Hiring the best talent boils down to have the best first impression. Candidates have multiple ways to get info about a company, and it’s up to the recruiting team to put their best foot forward: both digitally and in person.
With so many potential touchpoints with candidates, it can be difficult to prioritize with your team. However, it’s important to remember to focus on the one experience that will leave the strongest lasting impression: the interview.
But first…why are you hiring?
Before you even think about your interview, you need to establish why you’re hiring. This will affect the questions you’ll ask candidates.
For example, if you’re hiring additional employees in order to share the workload, you should ask questions relating to prioritization of responsibilities and collaboration. In the same vein, if you’re trying to scale, you should ask questions about their achievements and problem-solving skills.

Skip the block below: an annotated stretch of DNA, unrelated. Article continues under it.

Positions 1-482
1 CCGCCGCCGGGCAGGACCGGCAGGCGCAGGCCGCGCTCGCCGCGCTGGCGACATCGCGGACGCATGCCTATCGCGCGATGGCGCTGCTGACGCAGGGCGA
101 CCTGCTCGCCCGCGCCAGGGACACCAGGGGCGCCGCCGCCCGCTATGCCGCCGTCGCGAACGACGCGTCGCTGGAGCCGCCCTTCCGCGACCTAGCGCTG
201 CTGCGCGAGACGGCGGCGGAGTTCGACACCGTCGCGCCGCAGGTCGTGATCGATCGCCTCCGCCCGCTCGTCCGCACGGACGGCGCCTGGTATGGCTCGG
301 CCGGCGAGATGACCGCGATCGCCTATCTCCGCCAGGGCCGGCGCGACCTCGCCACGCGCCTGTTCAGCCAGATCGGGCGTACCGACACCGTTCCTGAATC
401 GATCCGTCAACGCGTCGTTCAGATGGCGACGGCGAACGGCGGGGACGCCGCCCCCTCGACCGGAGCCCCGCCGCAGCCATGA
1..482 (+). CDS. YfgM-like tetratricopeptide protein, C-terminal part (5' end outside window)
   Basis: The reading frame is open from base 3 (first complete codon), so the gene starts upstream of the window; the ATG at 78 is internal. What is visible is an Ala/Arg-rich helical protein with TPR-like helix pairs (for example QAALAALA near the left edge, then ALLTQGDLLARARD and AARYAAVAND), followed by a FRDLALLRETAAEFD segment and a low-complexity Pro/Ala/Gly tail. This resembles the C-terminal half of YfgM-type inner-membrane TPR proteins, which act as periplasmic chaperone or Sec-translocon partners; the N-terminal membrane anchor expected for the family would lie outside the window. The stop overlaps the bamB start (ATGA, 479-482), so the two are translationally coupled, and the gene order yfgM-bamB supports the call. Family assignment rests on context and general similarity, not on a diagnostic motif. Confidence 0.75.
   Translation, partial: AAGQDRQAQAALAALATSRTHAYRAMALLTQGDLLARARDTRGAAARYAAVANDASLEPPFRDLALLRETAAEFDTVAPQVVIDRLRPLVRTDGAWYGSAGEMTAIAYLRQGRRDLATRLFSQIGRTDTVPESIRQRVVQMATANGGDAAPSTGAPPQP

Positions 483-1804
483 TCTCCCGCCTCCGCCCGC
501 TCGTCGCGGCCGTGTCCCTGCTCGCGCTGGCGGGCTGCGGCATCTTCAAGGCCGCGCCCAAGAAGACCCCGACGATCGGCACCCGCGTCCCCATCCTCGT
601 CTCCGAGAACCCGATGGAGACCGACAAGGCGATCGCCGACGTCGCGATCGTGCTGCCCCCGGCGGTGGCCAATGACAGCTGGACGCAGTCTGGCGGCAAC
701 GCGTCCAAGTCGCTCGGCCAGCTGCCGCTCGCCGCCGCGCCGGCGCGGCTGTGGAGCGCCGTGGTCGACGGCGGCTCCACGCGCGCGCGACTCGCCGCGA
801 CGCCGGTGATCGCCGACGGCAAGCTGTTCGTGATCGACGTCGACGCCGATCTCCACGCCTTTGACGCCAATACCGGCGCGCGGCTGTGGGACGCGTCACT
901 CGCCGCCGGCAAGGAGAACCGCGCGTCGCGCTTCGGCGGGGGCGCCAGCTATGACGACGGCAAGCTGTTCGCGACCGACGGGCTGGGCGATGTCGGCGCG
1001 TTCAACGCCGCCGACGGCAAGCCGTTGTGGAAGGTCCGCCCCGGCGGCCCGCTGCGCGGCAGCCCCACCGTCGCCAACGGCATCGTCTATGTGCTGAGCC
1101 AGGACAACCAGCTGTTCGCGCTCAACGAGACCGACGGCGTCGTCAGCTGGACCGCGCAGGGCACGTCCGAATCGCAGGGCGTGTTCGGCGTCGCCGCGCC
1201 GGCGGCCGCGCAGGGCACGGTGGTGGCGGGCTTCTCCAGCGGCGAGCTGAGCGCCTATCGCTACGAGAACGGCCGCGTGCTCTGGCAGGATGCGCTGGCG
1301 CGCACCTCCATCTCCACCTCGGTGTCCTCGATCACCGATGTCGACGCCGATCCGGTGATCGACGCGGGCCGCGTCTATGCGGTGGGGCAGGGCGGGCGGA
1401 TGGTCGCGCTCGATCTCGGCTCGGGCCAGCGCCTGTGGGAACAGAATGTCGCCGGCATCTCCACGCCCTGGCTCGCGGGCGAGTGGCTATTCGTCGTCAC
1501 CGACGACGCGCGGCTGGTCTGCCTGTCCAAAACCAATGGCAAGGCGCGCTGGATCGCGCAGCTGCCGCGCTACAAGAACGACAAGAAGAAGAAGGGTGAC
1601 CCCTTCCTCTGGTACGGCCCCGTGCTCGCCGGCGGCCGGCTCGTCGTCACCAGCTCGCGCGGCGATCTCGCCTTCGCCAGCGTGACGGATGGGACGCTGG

The role of interview questions is, after all, to find the candidate that will fill in the team’s missing gaps.
Stick to your interview standards
Candidates have a certain expectation for the quality of the interview that they’ll have. The interview is, after all, the only real way for candidates to know if they’ll be a good fit for the company.
This is especially true for onsite interviews. Because they’re face-to-face, candidates typically bring their A-game to impress everyone– and companies should, too.
You don’t have to bring every candidate goody bags (though it can help!), but you should make sure you value each candidate’s time. This is through a standard outline of next steps for the candidate after the interview. This should, of course, be tailored to each department.
In all, your interview is your big chance to make a great impression to your candidate. It’s important to put your best foot forward as both interviewers and a company.
About the Author:
Nate works in sales at GoodTime!